Far too many of my interactions with the people who consider themselves “San Francisco style elite” are repulsive.
Most recently I was standing in a group of people backstage at a fashion show when a local designer sauntered into the room and singled out one person to say hello to, pointedly snubbing the rest of us. I have to wonder, does he think that’s good for business?
I’ve had the opportunity to get to know some of the most amazing creative people in the world, and all of the best are courteous and are genuinely interested in everybody. Elitism is one of the clearest indicators of mediocrity.
When I stopped by Christopher Collins‘ boutique on Sutter Street the other night to see his most recent collection, I didn’t see any of that elitism. Instead, I saw not only beautiful clothing, but a community of people brought together by a wonderful man.
Christopher’s clothes compliment so many different body types, from the tall and statuesque to the nine months pregnant, but even better than how they look is how they make women feel. Every time someone stepped out of the dressing room they had a huge smile across their face.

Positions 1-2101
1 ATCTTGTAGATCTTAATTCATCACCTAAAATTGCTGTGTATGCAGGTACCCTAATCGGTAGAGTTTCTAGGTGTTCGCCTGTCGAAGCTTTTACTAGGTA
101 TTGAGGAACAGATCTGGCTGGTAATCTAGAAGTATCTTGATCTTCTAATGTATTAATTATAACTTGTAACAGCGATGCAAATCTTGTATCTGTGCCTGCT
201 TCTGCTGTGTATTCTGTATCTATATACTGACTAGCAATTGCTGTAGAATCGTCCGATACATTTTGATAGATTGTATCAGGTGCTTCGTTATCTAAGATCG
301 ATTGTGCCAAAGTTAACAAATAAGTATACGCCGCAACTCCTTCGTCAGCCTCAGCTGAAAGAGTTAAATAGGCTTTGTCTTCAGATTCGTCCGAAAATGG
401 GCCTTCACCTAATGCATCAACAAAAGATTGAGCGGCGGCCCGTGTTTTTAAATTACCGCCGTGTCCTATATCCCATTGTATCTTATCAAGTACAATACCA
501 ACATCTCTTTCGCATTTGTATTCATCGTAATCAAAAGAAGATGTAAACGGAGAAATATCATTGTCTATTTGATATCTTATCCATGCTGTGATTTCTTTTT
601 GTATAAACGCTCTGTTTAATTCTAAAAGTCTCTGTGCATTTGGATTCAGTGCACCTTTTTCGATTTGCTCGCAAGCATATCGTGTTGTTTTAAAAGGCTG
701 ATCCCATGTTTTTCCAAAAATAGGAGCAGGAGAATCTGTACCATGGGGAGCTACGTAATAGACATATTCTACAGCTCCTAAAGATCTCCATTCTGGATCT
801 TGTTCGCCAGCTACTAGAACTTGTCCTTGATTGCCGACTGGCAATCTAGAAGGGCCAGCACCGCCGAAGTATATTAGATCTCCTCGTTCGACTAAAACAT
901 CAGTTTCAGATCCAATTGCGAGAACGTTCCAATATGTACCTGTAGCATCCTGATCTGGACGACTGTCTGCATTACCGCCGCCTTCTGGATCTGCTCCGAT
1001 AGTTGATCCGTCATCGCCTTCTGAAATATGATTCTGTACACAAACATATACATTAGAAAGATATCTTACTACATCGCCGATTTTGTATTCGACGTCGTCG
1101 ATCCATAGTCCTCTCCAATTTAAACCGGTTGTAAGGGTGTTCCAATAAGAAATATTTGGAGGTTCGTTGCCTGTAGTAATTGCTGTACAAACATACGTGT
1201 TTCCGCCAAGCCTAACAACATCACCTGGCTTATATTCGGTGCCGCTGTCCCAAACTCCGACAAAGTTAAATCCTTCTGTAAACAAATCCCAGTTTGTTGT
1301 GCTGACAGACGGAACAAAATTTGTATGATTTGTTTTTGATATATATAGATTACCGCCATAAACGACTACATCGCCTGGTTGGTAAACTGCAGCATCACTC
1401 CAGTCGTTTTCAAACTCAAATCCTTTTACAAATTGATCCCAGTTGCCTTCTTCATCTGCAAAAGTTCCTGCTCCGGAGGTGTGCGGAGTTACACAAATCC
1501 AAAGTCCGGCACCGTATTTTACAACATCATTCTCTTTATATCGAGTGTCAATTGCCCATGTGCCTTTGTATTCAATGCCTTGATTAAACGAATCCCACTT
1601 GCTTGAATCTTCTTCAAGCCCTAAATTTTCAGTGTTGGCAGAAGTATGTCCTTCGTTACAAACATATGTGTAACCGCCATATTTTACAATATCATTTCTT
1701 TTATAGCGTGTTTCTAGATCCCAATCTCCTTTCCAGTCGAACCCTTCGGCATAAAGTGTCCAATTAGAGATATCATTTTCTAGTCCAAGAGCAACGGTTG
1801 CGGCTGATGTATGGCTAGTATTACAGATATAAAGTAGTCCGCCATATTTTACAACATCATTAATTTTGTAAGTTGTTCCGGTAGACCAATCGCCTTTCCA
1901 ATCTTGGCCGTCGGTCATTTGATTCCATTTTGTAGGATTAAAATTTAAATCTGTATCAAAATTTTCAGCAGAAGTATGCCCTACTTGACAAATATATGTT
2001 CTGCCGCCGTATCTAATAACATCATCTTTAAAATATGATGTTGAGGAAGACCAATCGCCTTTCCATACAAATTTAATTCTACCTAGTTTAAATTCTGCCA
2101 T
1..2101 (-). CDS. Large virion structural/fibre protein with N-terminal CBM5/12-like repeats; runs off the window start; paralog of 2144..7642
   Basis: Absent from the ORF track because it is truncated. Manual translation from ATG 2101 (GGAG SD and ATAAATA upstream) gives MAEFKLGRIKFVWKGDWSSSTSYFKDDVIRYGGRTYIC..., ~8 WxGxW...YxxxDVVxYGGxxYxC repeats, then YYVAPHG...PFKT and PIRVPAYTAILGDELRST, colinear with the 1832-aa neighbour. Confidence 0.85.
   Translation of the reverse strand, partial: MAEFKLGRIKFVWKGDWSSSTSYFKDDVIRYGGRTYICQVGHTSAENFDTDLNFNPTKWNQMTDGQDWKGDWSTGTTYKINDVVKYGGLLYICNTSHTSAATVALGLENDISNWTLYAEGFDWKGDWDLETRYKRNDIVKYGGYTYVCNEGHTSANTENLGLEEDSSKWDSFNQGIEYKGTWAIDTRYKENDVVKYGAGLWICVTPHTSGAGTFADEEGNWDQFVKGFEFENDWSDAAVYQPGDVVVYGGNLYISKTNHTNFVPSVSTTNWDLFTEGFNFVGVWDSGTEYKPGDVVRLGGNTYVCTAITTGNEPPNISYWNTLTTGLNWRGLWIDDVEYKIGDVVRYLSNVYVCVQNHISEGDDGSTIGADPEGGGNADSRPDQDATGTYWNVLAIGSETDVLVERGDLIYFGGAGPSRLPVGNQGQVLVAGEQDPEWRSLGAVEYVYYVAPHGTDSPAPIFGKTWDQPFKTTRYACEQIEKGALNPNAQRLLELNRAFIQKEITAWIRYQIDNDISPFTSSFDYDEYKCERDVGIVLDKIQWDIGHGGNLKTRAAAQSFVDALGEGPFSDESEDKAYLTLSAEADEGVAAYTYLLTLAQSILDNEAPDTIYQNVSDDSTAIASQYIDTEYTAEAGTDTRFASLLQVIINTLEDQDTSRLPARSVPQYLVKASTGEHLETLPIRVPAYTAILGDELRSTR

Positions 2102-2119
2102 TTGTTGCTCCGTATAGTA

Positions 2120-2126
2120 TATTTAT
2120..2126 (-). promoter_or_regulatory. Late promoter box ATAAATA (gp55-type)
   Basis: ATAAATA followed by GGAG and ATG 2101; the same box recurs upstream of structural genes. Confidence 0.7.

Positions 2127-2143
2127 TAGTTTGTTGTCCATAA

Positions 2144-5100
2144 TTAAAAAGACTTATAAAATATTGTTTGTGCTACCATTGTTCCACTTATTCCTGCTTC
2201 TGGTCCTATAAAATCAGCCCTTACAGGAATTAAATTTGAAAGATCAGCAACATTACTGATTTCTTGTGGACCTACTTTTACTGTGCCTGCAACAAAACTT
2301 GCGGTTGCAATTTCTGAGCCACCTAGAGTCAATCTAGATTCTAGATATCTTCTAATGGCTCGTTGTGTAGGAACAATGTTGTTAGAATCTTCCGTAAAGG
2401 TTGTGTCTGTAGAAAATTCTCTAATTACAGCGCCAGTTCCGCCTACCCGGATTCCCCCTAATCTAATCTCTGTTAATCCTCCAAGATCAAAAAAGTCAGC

So often people step out of dressing rooms looking doubtful and disappointed by the clothes they try, but Christopher’s clothing is a compliment to the woman who puts them on.
Those who showed up to see and try his new collection felt more like family than customers. There were babies, mothers, fashionistas, clothes lovers of advanced age and an aspiring young fashion designer named Finn.
The boutique also carries a line of gorgeous scarfs, handbags and wraps by Ella Lou, a company focused on ethical business that imports hand-made, one-of-a-kind products from around the world.
Christopher and his creative director Erica Filanc Ttanamachi (who was nine months pregnant) drew all these different people together with great clothes and a way of doing business that is friendly, open and inclusive, all of which are marks of greatness.